Cyclonic Congratulations for Flying High!

Readers Respond to Issue 4.3



Joy of Flight
I’ve read a flock of pilot reports on various flying machines, but very few that signaled the pure joy of flight that you share in your Windsurfer’s trek in the electric plane, the F-16. My cyclonic congratulations on your idea of an inter-active voice presentation as you windsurfed at 30,000 feet and high Mach in the pure blue. Loved it! Your good buddy Doc, USAF Air Guard, strikes me as a superb I.P., Instructor Pilot. Could be he really learned about high performance flying on his windsurf board.
Jerry Hannifin
TIME Magazine
Washington, D.C.

The Real McCoy
As an avid windsurfer and former Navy fighter pilot, I want to congratulate you on this accurate and sensitive article.
Accurate, because it takes the reader on an actual flight, with no hokey embellishments, and with unusually objective reporting of the flight. The radio and intercom transcription is recognizably the Real McCoy, and with over 5,000 hrs. in fighter aircraft, I sat and read with a huge smile on my face and continuous affirmative nods of approval at the flight experience on which you were taking the readership of American Windsurfer.

Sensitive, because of the real conversation between two humans reaching to each other with some common ground to introduce and explain some ground which was uncommon. The appreciation of the effects of speed, wind, and other aspects of our natural environment like our sensations of cold and fatigue, along with the personal elements of challenge, perseverance and the mastery of skills are shared by the windsurfer and the fighter pilot.

Alone on my familiar board, rigged for speed, eyes squinting into the wind and glare, inviting any challenge, I am one for whom this article was written.  I only wish I could have slipped the surly bonds of gravity with you myself.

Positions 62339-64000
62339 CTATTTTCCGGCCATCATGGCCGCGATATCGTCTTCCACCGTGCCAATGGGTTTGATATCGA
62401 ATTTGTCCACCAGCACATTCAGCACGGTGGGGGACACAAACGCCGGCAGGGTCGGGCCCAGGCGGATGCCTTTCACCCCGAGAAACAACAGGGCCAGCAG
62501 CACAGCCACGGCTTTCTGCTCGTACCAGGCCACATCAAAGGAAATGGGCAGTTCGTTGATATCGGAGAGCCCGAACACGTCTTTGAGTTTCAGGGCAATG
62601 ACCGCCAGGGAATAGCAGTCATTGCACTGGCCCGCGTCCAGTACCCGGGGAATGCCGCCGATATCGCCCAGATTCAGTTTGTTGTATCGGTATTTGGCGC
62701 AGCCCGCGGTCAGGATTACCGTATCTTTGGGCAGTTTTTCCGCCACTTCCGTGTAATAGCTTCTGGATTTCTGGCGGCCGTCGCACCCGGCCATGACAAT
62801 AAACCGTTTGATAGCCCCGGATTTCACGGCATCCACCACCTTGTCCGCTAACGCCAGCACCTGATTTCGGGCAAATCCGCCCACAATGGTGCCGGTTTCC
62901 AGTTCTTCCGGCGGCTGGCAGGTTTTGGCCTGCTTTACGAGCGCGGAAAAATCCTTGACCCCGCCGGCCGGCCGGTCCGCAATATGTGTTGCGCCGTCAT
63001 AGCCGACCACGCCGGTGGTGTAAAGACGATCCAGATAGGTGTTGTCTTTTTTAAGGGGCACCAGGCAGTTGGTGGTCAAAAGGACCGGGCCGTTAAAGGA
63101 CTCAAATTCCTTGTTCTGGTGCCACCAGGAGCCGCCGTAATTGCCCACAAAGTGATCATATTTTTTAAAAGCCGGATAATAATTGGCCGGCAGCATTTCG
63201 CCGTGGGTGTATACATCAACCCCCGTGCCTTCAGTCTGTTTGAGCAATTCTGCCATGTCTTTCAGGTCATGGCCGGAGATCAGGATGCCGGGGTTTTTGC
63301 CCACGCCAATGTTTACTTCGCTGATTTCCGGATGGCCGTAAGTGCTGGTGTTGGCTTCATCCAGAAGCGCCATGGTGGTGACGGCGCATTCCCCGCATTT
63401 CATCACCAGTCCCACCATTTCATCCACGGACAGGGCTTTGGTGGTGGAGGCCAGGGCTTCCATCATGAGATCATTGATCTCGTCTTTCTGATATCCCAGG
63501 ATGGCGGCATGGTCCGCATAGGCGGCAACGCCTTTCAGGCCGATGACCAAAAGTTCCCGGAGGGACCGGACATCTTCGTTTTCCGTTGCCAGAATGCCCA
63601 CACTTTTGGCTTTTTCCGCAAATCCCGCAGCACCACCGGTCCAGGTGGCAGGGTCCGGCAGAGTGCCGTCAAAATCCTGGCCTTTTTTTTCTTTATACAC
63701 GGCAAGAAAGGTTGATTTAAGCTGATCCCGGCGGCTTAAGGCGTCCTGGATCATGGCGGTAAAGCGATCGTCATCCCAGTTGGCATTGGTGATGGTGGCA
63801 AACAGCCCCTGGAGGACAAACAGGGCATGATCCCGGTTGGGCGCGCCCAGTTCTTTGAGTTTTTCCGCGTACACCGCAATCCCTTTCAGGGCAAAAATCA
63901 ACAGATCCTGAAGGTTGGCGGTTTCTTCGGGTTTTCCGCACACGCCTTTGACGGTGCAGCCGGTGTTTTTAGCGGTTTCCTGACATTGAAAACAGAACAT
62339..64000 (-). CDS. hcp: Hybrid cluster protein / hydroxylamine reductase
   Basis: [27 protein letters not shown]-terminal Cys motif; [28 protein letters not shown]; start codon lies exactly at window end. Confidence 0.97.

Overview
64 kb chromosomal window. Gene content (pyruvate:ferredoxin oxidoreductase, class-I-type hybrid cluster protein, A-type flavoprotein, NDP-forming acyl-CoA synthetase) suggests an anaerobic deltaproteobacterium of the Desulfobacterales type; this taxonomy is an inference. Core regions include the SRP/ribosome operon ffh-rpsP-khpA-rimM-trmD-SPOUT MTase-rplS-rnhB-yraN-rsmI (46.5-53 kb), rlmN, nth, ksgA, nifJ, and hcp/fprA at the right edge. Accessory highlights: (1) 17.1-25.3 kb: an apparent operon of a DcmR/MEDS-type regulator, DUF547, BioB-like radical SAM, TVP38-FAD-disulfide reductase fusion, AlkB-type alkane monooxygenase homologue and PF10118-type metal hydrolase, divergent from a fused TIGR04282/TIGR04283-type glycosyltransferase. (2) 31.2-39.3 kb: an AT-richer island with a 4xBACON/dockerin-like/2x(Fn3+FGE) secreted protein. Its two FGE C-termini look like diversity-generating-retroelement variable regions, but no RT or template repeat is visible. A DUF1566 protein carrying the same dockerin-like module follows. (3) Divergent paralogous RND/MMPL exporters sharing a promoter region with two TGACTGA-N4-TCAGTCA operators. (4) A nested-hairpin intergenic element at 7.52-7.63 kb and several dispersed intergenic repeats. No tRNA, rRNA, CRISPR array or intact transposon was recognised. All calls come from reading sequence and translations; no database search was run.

Keep up the outstanding work.
Jim Hays
Reno, NV


Au Courant
I always keep a copy of American Windsurfer handy to peruse when I get bored with the local Daily Newspaper. Last evening, par hasard, I opened to the Starboard ad and suddenly recognized the picture of Aung San Suu Kyi. You guys at AW are certainly ‘au courant’. She was just featured in a recent issue of the New Yorker magazine in an article on the political history of Burma. It is a moving story of Burma’s repression by  military dictatorship, and Suu Kyi’s efforts to unite Burma into a democratic state. Her revered father was near achieving that goal when he was assasinated in 1947. Suu Kyi was just a child. Her story of returning to lead the freedom effort, her house arrest for many years, and the honor of the Nobel Peace Prize is recommended reading.

Once again, American Windsurfer demonstrates its public service conscience and desire to serve mankind by bringing further attention to this dedicated and courageous woman and the plight of Burma. Every little bit helps! Congratulations and thanks.
Janet Bartlett
Ionia, NY

Navigable Passage
I would like to take this opportunity to  tell you how much I enjoy American Windsurfer magazine. The editorial dynamism to feature interviews from Bjorn Dunkerbeck to a fighter pilot in New Mexico shows creativity and liveliness to the diversity of those that share our sport.

In addition to the insightful interviews, my second read is always the travel stories. I have always loved reading about far-off and exotic places to windsurf, but the true test of windsurf travel stories is given by my non-windsurfing girlfriend. The article on Bonaire evoked such colorful images that she wants to learn to windsurf…in Bonaire!

My final applause is on your choice of adding Screamers. Seeing the radical and extreme in windsurfing further displays the diversity and often courage of those that seek the thrill of the handheld sailing. I may never land a loop, surfsail a wave as high as my house, or have a sail full of corporate sponsors, but seeing Robby Naish jump high into the sky with forty feet of air beneath his skeg leaves me in awe and admiration.